Nectar, Nectaire, Nectarius, Nectaria

  • Origin: Greek
  • Meaning: “nectar.”

Nectar is the English form of the Greek Nektarios Νεκτάριος, which is derived from νέκταρ (nektar), meaning “nectar, the drink of the gods. Nectar is not a name that has ever been in common use in the English-speaking world, but since it is the name of several Eastern and Western Christian saints, the proper English male translation of the name would be Nectar; or it would have appeared thus in the calendar.

It was borne by St. Nectaire of Auvergne, a 4th-century Christian missionary to the Gauls in what is now the Massif Central region of France. According to Gregory of Tours, he was sent by Pope Fabian, along with his brothers, where he transformed a temple that was dedicated to Apollo on Mont Cornadore into a cathedral that still stands, and was subsequently beheaded by the local Gaulic chieftain. The commune of Saint-Nectaire in the Puy-de-Dôme department of France gets its name from him, as does the cheese of the same name; or the latter technically comes from the Marshal of Senneterre, which is a linguistic corruption of Saint-Nectaire.

Male forms include:

  • Nektarij, Nektary Нектарий (Bulgarian, Russian, Ukrainian)
  • Nectari (Catalan)
  • Nektarious (Coptic)
  • Nectarije (Croatian-Serbian)
  • Nectar (English)
  • Nectaire (French)
  • Nektari ნეკტარი (Georgian)
  • Nektarios Νεκτάριος (Greek)
  • Nettario (Italian)
  • Nectareus, Nectarius (Late Latin)
  • Nektārijs (Latvian)
  • Nektariusz (Polish)
  • Nectário (Portuguese)
  • Nectarie (Romanian)
  • Nectario (Spanish)

Feminine forms include

  • Nektaria, Nektarija Νεκταρία Nექთარიჯა Нектария (Coptic, Bulgarian, Georgian, Greek, Polish, Russian, Serbo-Croatian, Ukrainian)
  • Nectarie (French)
  • Nettaria (Italian)
  • Nectaria (Latin, Romanian, Spanish)
  • Nectária (Portuguese)

A modern male Greek diminutive form is Nektary and the Russian diminutive form for both the male and female form is Nechka.

Sources

Spyridon, Spyridoula

Spyridon is a Byzantine Greek male name which comes directly from the Greek word σπυρίδιον (spyridion), meaning “basket.” Other sources suggest it is a hellenised form of the Latin Spiritus (spirit). It was popularized by a 4th-century Greek saint who played a key role in the Council of Nicaea. He is revered as the patron saint of Corfu and of potters.

His feast day is December 12.

Spiro & Spyros are its short forms, while Spyridoula is the femininine form.

Spiro was borne by the 39th vice president of the United States, Spiro Agnew (1918-1996).

It was borne by Spyridon Louis, the first modern Olympic Gold medalist in the 1896 Summer Olympics.

Forms and usage include:

  • Spiridoni, Spiridhoni (Albanian)
  • Asbiridun اسبيريدون (Arabic)
  • Spiridon Спиридон (Assyrian, Bulgarian, Croatian, German, Lebanese-Arabic, Romanian, Serbian)
  • Espiridió, Espiridó (Catalan)
  • Spyridon Σπυρίδων (Coptic, French, Greek)
  • Špiro (Croatian)
  • Spi’ridon სპირიდონ (Georgian)
  • Spiridione, Spiridone (Italian)
  • Spirydon (Polish)
  • Espiridão (Portuguese)
  • Spiridón (Russian)
  • Espiridón, Espiridión (Spanish)
  • Spyrydon Спиридон (Ukrainian)

Italian feminine forms include: Spiridiona & Spiridona.

Sources

Lamara, Lamaria

  • Origin: Georgian ლამარა
  • Meaning: “of Mary.”
  • Gender: feminine
  • lah-MAH-rah; lah-MAHR-yah

The name is derived from the Svan term meaning “of Mary,” referring to the Virgin Mary as in the case of the church name in Svaneti  უშგულის ლამარია (Ushgulis Lamaria). Lamara is the name of a 1928 Georgian play by Grigol Robakidze.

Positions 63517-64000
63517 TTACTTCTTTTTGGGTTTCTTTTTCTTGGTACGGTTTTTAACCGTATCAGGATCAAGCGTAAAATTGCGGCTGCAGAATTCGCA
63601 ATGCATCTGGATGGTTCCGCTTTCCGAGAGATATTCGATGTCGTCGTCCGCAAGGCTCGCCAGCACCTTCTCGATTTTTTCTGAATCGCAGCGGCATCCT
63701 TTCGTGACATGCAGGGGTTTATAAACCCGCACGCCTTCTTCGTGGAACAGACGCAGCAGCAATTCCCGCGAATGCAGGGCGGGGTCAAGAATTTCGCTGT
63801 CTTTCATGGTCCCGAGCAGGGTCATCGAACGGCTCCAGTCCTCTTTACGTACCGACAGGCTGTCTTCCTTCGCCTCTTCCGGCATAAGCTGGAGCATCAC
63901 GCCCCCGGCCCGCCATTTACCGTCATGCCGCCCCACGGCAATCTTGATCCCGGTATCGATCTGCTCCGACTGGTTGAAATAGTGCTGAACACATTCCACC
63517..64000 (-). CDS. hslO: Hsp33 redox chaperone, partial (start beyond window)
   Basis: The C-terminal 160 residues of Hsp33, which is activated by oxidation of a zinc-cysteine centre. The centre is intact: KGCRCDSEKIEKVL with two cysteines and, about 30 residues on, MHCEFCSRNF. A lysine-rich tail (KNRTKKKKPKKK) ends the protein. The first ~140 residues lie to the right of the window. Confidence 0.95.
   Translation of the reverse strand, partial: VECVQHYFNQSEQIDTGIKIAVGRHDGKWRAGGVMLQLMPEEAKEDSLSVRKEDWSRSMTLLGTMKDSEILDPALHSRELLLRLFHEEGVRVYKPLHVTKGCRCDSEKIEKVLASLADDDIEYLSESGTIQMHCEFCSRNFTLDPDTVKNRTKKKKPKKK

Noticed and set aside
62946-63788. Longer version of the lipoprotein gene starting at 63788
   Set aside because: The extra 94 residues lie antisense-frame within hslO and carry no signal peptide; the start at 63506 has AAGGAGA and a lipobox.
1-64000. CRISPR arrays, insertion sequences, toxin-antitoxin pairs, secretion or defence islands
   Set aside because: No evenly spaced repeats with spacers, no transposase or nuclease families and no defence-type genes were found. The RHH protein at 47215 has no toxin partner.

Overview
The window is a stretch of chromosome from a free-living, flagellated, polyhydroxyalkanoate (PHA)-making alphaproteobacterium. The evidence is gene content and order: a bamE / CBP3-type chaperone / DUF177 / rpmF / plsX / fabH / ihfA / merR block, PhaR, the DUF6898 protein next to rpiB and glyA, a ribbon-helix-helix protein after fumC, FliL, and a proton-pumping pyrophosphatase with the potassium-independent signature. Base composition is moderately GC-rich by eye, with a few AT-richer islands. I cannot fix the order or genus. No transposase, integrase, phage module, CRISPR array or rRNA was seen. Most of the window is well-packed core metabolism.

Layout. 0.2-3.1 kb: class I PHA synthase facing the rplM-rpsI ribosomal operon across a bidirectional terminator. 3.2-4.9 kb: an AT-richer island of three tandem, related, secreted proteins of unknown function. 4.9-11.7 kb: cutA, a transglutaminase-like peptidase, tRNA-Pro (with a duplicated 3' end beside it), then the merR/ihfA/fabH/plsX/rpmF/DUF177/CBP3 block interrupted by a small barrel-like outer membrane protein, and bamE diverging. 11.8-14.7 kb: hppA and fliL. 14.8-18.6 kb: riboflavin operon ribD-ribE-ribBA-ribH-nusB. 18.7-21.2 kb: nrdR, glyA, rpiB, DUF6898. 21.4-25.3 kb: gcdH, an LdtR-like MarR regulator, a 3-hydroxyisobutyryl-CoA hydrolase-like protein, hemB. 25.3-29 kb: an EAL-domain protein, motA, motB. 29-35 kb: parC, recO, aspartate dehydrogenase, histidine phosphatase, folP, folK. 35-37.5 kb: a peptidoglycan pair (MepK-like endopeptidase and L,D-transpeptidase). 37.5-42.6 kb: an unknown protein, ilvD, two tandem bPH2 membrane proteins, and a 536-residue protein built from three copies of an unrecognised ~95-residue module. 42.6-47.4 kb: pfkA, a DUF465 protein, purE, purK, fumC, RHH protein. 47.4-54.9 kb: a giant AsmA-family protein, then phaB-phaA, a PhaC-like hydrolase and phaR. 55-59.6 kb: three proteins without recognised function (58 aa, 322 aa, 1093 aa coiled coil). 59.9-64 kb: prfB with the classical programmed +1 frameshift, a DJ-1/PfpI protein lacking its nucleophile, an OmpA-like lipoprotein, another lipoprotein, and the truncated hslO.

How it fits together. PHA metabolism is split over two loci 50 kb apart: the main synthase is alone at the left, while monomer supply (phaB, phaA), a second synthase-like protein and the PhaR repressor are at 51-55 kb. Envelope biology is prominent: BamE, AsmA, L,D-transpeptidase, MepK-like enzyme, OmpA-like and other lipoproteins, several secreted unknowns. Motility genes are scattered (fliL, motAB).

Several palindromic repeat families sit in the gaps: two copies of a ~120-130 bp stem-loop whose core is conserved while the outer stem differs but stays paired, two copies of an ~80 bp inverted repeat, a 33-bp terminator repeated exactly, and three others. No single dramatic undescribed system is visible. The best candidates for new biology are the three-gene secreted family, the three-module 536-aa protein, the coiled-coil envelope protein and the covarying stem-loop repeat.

Lamaria ლამარია is also the name of a Svan folk goddess of fertility, cattle, the hearth and women. Her name is most likely influenced by the Christian Virgin Mary and it is unknown if the goddess is a synchronized folk saint or if the name was changed after Christianity was introduced into the area.

Both names have recently become prevalent in Chechnya & Kazakhstan.

It is borne by Georgian soprano Lamara Chqonia (b. 1930).

In the United States, it is sometimes used as a feminine form of Lamar.

Sources

Adonis, Adonija, Adonise

Adonis is borne in Greek mythology by the god of beauty and desire. According to the most popular myth, he was born of the incestuous union of Theias and his daughter Myrrha. Myrrha had tricked her own father into having sex with her. The gods transformed Myrrha into a myrrh tree after Theias attempted to kill her whilst pregnant with Adonis. Adonis was beloved of Aphrodite and mothered by Persephone, but he was subsequently killed by a boar when Artemis, or in some versions, Ares, sent a boar to kill Adonis out of jealousy. When Adonis died, Aphrodite cried tears which mingled with Adonis’ blood, producing the Anemone flower. Aphrodite instituted the Adonia festival in his commemoration, whereby all women had a mass mock funeral of Adonis by growing plants in potsherds on their rooftops and performing a mass funeral ritual as soon as the plants sprouted.

It is likely Adonis was imported by the Greeks from the Phoenicians, the latter being the descendants of the Sumerians, Mesopotamians & Babylonians. It is believed by most scholars that Adonis is an adaptation of the Sumerian story of Dumuzid & Inanna (later Tammuz & Ishtar), in which a ritual funeral rite was also performed by women across the former Babylonian empire. Adonis itself is a Hellenized form of the Canaanite, adon, which means “lord” and was often used as an appellation by the Canaanites for the god Tammuz. The Jews adopted this appellation for Yahweh in the form of Adonai (my lord).

Adonis is borne by an 8th-century French saint of Vienne. He is also listed as Adon & Ado. Adonis has sporadically been used as a given-name in Greece, anglophone, francophone & hispanophone countries. The French feminine off-shoots, though rare these days, are Adonise (AH-do-NEEZ) and Adonie, and were actually prevalent in 18th-centurry Quebec & New Orleans. An obscure Italian feminine form is Adonella.